A Centered Universe. Former Bostonian Kaylyn Thornal's gripping probe into the long life of the Dennis-based sculptor Harry Holl, now 80, who at key moments in his life rejected wives and daughters so that he could be free to work. "I want people to leave this movie not knowing if they like Harry or hate him," Thornal told me, and it's this refusal to sentimentalize her charismatic subject that gives this nonfiction work its muscle.

Imagining Robert. Northampton's Lawrence Hott made this stirring, troubling documentary about New York novelist Jay Neugeboren and his brother Robert, who has spent 38 years in mental institutions. At the time of the filming, Robert had at last been moved to a halfway house, where he is alternately endearing and hilarious, a Groucho with a beret and cigar, and an angry, belligerent mess. A must for the Boston Jewish Film Festival.

Water for the Moon. A dreamy, enchanting animation by Jamaica Plain's Jenny McCracken about a woman who discovers a man in her closet. Very Eastern European puppetry, in classic black-and-white.

THE HARVARD FILM ARCHIVE'S summer "Actors A-Z" series finishes up this Saturday, August 10, with Torment (1944), the familiar tale of a repressive teacher at a private boys' high school. You also get to watch Swedish filmmaker Alf Sjöberg's Fritz Langian expressionism duke it out with young Ingmar Bergman's earnest, preachy screenplay. The "Z" is actress Mai Zetterling, who's admirable as a battered, self-loathing floozy.

Gerald Peary can be reached at gpeary@world.std.com


Short Film Reviews
by Kerry Lambert
August 8, 2002

The Book and The Rose, directed by Jeff Bemiss is based on the short story, "The People With the Roses" by Max Lucado. It is a classic romance set in 1942 about a young man who acquires an old book and begins correspondence with its previous owner. The film has high production value with exquisite cinematography by Thomas Hargis. The wardrobe design, however, is sadly inconsistent. Big moments are marked by predictable but perfect period piece uniforms while the main character's everyday pants look like Dockers. 1942? The lead performance of John Barnes by Chris Kennedy is notable; he combines excitement and uncertainty with flawless detail. Supporting actor Patrick Tuttle could have reeled in a bit, he played Seth Davis as if on stage rather than on film. Director Jeff Bemiss keeps his vision consistent - all the elements work in perfect harmony - and he adeptly infuses tenderness to the story. It's an impressive debut. This is one director who certainly has a promising future ahead.


Book and the Rose: Romance exceptionally well told
August 10, 2002
BY MICHAEL JANUSONIS
Journal Arts Writer

If you had only one chance to visit this year's Rhode Island International Film Festival, you couldn't do any better than buying a ticket to tomorrow's screening of The Book and the Rose.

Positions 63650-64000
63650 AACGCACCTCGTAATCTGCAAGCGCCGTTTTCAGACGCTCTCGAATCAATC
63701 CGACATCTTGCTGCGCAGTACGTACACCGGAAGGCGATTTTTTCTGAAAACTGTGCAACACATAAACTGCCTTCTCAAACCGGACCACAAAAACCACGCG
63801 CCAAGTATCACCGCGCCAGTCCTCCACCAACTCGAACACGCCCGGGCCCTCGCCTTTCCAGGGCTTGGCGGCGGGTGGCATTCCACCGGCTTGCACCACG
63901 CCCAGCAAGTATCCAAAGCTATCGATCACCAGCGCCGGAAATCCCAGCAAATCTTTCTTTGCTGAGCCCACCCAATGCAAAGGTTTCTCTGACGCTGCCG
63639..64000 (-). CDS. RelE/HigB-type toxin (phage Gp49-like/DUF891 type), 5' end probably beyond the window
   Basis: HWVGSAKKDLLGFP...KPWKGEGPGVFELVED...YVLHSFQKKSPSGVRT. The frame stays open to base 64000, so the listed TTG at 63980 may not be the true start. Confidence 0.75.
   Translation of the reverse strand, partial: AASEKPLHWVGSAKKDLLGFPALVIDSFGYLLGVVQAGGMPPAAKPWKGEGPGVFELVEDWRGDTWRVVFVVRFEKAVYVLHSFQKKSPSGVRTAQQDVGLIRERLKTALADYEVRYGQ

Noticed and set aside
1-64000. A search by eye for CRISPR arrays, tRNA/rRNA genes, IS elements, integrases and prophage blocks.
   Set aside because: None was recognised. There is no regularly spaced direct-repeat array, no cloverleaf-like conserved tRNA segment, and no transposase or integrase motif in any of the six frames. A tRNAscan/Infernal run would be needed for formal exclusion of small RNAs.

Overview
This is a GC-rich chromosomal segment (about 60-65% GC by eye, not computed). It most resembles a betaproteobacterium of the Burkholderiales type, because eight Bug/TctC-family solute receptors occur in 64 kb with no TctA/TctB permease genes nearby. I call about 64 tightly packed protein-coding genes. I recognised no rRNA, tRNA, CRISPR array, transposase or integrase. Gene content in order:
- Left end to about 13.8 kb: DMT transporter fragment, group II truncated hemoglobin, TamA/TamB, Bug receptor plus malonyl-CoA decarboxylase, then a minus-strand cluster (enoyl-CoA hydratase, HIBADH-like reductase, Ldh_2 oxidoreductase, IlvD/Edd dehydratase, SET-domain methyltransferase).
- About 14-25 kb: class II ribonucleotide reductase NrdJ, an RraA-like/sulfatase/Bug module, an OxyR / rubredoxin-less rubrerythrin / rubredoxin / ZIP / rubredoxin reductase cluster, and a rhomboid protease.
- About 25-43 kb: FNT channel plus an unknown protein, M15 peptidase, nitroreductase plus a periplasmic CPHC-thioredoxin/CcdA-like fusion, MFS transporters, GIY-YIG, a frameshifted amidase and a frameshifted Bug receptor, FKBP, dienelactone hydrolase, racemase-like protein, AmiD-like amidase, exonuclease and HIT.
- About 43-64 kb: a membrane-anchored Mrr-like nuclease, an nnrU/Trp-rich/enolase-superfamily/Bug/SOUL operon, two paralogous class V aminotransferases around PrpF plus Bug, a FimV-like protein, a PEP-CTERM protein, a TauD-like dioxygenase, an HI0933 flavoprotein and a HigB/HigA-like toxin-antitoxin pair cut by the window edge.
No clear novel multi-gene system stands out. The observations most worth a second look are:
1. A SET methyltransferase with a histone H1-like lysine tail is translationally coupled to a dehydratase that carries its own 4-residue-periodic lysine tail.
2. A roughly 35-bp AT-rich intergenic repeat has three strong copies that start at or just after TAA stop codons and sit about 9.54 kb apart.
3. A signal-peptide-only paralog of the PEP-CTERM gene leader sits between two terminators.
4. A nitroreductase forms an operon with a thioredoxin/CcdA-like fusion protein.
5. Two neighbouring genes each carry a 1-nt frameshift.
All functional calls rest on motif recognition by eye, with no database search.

New England filmmaker Jeff Bemiss' film is one of the most accomplished, and certainly the most romantic, movies at the event.

Based on a short story by Max Lucado, in 30 minutes The Book and the Rose wraps you in its story of the possibilities of love and the hand fate plays in romantic encounters.

Set in the 1942 in the early days of World War II, it has a richly detailed period look. Handsome, square-jawed Chris Kennedy plays John Barnes, a dreamer living in West Virginia, who becomes intrigued with a mystery woman named Sarah when he begins reading her scribbled notes in the margins of Leo Tolstoy's Anna Karenina. Eventually, he tracks her to a Philadelphia address and begins a months-long correspondence that brings them closer and closer.

But just as he's about to arrange a meeting with her in Philadelphia, he's drafted into the Army. Months later, he's ordered to ship out to England, but first he sets a date to meet Sarah at a Philadelphia railway station en route to his troop transport.

Bemiss sets this up beautifully, playing up the tenuous emotions of eager, but uncertain, romance. Kennedy makes a dashing-looking hero, but also uncovers John's emotional fragility. We like him and worry that his heart may be broken or that he may never find Sarah.

The film has a sort of Twilight Zone quality, too, in that it begins very near the end, when John thinks he has spotted Sarah in the railway station, then backtracks 16 months to show us the set-up as it brings us back to where it started and then beyond.

The Book and the Rose is an exceptionally romantic film that's exceptionally well told.

The Book and the Rose will be shown at 12:30 p.m. tomorrow at the Columbus Theater, 270 Broadway, Providence.


The 2002 Stony Brook Film Festival Announces Award Winners

CLOSING NIGHT AWARDS CEREMONY left to right: Alan Inkles, Director of the 2002 Stony Brook Film Festival with many of this year's winners: Jeff Bemiss, writer/director, "The Book and the Rose" - Ralph Maccio, writer/director, "Love Thy Brother" - Anna Marie Crovetti, executive producer, "Almost Salinas" - Terry Allen Green, writer/director, "Almost Salinas" - Adrienne Wehr, producer, "The Bread, My Sweet" - Max Myers, writer/director, "Don't Let Go" - Melissa Martin, writer/director, "The Bread, My Sweet" - Awards presenter, Michael Atkinson, Film Critic, The Village Voice